Risk and Return
Supplementary resources for high school students
Definitions and Basics
Risk-Return Tradeoff, from Investopedia.com
The risk-return tradeoff states that the potential return rises with an increase in risk. Using this principle, individuals associate low levels of uncertainty with low potential returns, and high levels of uncertainty or risk with high potential returns. According to the risk-return tradeoff, invested money can render higher profits only if the investor will accept a higher possibility of losses….
In the News and Examples
A Little History: Primary Sources and References
Harry Markowitz, biography from the Concise Encyclopedia of Economics
In 1990, U.S. economists Harry Markowitz, William F. Sharpe, and Merton H. Miller shared the Nobel Prize for their contributions to financial economics. Their contributions, in fact, were what started financial economics as a separate field of study. In the early fifties Markowitz developed portfolio theory, which looks at how investment returns can be optimized. Economists had long understood the common sense of diversifying a portfolio; the expression “don’t put all your eggs in one basket” has been around for a long time. But Markowitz showed how to measure the risk of various securities and how to combine them in a portfolio to get the maximum return for a given risk….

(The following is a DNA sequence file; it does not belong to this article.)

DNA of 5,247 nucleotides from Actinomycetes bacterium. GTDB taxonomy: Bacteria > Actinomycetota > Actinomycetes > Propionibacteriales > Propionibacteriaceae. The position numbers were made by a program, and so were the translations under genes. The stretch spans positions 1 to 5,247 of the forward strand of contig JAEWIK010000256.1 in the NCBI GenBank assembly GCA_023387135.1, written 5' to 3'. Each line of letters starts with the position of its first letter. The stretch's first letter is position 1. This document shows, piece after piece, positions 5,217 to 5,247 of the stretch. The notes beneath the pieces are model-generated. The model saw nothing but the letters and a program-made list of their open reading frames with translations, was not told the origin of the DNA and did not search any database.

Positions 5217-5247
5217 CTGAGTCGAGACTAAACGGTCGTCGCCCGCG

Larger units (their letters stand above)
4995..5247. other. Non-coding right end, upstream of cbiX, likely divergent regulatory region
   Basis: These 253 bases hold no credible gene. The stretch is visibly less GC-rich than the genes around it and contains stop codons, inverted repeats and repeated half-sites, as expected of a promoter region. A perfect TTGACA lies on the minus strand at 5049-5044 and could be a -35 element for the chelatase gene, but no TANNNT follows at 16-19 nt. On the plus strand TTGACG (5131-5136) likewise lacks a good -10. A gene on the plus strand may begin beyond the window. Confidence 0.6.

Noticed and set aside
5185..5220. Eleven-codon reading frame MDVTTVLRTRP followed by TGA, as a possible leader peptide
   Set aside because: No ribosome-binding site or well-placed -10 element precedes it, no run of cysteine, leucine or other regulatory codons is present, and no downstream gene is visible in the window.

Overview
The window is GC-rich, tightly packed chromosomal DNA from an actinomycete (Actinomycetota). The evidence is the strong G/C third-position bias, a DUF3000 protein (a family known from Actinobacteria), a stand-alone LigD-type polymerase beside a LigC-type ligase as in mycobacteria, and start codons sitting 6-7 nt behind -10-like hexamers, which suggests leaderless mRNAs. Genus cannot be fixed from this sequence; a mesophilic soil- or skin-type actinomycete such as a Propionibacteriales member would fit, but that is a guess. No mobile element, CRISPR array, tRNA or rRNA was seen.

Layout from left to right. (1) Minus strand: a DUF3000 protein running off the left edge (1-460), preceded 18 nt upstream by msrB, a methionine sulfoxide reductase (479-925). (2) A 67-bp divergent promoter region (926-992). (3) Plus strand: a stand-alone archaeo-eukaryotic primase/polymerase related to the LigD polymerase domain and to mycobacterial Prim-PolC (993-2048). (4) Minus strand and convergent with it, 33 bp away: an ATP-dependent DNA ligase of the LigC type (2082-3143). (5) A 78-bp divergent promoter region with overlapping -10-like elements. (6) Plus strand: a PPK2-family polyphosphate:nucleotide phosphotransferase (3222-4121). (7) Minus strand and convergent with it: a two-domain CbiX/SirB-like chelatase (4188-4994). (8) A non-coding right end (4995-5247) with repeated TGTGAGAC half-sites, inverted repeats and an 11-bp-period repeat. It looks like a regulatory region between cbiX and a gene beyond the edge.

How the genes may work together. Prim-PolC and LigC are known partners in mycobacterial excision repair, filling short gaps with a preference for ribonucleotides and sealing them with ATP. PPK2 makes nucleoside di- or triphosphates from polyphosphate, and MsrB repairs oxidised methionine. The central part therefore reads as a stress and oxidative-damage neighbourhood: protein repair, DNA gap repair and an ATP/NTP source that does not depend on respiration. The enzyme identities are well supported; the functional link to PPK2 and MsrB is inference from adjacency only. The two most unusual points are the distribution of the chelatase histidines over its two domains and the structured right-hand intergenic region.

William Sharpe, biography from the Concise Encyclopedia of Economics
In the sixties Sharpe, taking off from Markowitz’s portfolio theory, developed the Capital Asset Pricing Model (CAPM). One implication of this model was that a single mix of risky assets fits in every investor’s portfolio. Those who want a high return hold a portfolio heavily weighted with the risky asset; those who want a low return hold a portfolio heavily weighted with a riskless asset, such as an insured bank deposit….
Risk, Uncertainty, and Profit, by Frank Knight on Econlib